BOSTON — It’s just past noon and fans are lining up along Yawkey Way to get into Fenway Park. The first pitch is seven hours away, but that’s not really an issue because this Boston Red Sox game, like the 597 before it, is sold out.

These fans are waiting to tour the ballpark, paying $12 apiece to see the Green Monster without Ted Williams or Yaz or even Daniel Nava patrolling the grass in front. In all, almost 350,000 people will pass through the turnstiles this year without seeing a baseball game.

The oldest ballpark in the major leagues, Fenway is approaching its 100th birthday with what could be its busiest year, starting on New Year’s Day with the NHL Winter Classic and continuing tonight with “Football at Fenway,” a soccer match between European clubs Glasgow Celtic and Sporting Lisbon of Portugal.

“We think Fenway Park is a great place to go in the summer with the kids,” said Sam Kennedy, the Red Sox executive vice president and chief operating officer. “We’re in the business of selling the brand of baseball, but the soccer crowd is an opportunity for 30,000 new people to experience Fenway Park.”

Officials from the soccer clubs exchanged jerseys Tuesday night and posed for pictures with the 2004 and ’07 World Series trophies. Behind them, a soccer pitch was laid out over the baseball diamond, with the goals along the third-base line and in front of the bullpens in right field; sod had been placed over the infield dirt and where the pitcher’s mound would be.

“For me, it’s a dream to be at Fenway Park,” said Celtic commercial director Adrian Filby, who in a thick Scottish accent rattled off references to Teddy Ballgame and the Curse of the Bambino. “I’ve been telling them all about Fenway. These guys get it. When they walked in they could see the history of the park. They could see how special this place is.”

The Sporting football director, Francisco Costa, said he knew little about baseball before arriving in Boston.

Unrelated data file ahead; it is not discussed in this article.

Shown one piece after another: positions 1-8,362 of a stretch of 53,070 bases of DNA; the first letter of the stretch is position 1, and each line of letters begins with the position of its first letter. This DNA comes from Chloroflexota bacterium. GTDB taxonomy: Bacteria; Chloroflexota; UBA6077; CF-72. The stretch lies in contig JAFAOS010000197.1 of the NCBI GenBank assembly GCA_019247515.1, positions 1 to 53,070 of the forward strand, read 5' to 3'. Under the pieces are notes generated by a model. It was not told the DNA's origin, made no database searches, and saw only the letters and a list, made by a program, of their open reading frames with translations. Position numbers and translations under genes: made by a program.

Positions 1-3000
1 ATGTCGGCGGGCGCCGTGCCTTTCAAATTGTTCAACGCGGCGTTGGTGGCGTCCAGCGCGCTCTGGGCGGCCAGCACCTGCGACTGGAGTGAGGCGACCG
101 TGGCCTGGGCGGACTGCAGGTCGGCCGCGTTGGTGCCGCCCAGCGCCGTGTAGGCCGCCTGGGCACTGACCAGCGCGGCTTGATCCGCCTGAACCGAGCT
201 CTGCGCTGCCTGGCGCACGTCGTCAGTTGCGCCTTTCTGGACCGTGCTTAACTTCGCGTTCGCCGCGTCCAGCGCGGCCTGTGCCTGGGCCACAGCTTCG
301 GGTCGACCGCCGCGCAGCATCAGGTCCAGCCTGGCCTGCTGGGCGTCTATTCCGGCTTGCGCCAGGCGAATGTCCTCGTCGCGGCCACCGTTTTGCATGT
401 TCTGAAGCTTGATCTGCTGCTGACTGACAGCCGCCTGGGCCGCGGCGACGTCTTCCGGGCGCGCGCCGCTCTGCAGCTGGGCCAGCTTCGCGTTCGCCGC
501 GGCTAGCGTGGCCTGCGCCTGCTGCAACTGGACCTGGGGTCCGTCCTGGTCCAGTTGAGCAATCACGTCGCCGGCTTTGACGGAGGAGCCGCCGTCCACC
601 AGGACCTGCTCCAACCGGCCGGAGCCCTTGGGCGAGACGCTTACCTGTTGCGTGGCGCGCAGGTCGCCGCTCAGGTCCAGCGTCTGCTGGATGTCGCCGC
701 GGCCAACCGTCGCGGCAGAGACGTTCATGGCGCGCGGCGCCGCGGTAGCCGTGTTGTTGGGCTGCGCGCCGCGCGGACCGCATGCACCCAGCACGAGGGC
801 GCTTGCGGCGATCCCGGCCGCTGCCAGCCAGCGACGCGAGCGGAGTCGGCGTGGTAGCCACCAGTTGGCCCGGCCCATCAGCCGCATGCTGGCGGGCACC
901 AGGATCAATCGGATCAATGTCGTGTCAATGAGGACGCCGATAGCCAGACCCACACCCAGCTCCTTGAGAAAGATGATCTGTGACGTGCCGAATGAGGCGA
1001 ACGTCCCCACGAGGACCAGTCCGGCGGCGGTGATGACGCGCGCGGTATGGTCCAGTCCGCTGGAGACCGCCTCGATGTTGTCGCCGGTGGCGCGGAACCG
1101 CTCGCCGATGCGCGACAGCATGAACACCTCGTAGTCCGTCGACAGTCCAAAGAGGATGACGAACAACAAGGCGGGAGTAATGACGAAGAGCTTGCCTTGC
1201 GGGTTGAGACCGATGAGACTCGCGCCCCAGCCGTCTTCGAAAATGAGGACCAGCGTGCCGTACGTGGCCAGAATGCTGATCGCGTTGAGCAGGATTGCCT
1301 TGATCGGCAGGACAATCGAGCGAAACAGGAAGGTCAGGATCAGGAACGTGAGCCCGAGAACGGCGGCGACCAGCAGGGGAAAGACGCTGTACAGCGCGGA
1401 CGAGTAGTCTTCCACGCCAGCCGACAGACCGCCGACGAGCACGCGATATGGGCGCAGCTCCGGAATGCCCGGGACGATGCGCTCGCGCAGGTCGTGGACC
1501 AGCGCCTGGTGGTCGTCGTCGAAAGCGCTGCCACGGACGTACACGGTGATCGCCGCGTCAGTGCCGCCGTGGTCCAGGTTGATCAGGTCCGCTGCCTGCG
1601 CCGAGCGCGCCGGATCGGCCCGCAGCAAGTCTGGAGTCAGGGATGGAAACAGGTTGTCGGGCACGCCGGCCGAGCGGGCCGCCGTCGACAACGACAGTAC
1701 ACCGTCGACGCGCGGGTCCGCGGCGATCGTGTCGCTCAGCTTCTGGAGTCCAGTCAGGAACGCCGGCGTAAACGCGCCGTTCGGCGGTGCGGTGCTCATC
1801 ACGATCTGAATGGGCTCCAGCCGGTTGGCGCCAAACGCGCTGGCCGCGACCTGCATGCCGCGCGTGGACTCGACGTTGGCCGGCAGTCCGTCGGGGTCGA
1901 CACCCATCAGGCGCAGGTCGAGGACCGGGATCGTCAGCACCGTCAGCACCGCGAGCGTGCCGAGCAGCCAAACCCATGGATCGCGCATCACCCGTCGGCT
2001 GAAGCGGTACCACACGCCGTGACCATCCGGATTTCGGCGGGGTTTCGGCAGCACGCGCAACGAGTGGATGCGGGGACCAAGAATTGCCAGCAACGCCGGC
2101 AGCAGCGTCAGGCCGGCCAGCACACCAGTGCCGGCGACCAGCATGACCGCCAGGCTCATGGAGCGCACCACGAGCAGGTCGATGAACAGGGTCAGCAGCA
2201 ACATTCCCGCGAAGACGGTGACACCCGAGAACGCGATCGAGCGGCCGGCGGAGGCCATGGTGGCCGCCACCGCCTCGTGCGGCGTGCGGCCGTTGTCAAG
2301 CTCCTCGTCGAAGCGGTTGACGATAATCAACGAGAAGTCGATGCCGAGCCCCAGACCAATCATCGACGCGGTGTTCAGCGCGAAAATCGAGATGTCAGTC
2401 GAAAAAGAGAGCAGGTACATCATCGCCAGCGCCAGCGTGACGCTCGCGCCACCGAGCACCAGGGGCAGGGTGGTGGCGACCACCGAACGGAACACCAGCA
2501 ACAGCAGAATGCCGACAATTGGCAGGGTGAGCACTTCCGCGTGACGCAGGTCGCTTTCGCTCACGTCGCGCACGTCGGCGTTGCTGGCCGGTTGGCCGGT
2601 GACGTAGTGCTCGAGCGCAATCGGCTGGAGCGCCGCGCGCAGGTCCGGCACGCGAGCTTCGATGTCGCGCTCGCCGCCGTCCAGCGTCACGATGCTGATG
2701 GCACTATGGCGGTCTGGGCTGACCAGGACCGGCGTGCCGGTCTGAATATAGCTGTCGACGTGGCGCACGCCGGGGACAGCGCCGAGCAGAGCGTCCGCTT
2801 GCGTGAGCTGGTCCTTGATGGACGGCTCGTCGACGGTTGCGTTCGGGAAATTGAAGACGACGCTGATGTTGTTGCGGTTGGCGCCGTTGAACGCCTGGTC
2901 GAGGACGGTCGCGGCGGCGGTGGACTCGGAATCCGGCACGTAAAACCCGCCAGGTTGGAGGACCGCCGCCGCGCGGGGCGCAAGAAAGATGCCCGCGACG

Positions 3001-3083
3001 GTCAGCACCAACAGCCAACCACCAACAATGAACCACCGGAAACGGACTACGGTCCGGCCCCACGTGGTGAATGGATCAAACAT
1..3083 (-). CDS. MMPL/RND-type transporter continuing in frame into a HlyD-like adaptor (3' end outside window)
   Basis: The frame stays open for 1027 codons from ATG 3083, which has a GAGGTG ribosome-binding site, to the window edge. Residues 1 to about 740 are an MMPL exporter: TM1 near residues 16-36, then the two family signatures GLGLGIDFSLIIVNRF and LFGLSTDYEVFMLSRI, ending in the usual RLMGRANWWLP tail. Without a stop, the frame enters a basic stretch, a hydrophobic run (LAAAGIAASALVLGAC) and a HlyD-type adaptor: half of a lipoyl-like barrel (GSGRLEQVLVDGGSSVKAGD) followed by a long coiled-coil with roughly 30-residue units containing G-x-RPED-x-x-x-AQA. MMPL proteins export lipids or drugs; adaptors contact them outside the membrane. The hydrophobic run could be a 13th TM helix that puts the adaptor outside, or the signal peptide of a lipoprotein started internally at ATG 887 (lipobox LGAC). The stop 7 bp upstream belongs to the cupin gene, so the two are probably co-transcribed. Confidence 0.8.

“It’s impressive,” he said. “You feel some kind of magic here.”

Since the ownership group led by John Henry, Tom Werner and Larry Lucchino bought the team in 2002, the Red Sox have given Fenway a makeover, putting seats atop the Green Monster, turning Yawkey Way into a plaza on game days and modernizing the ballpark from waterproofing to wheelchair accessibility.

During that span, the ballclub also has won two World Series and reached the playoffs in all but two seasons while selling out every game since May 15, 2003, a record streak that reached 600 on Sunday.

The success on and off the field left them looking for other ways to expand their business. And they realized that the most underutilized asset they had was the “lyric little bandbox of a ballpark” that was christened the same week in 1912 that the Titanic sank.

“Immediately after we got here, we recognized that there was this great facility sitting here year-round that we controlled and operated,” said Kennedy, who also serves as president of the business spinoff Fenway Sports Group. “We have the luxury of looking at new opportunities because our core business is so strong. But we never take our focus away from the core business.”

They have held concerts, starting with Bruce Springsteen in 2003, and also including groups like The Rolling Stones and, next month, Aerosmith. They have brought in their minor- league affiliates for a “Futures at Fenway” date, hosted the Cape Cod League All-Star game and turned the field to the colleges in the Baseball Beanpot.

More than 30,000 tickets have been sold for tonight’s match, helped by the strong draw from the Portuguese community around New England. Corporate sponsorships also have been strong, Kennedy said.

“It was a big risk: Soccer is not Bruce Springsteen; it’s not the Winter Classic,” he said. “From an artistic perspective, obviously a sellout crowd would be great. But not everything needs to be a sellout to be a success.”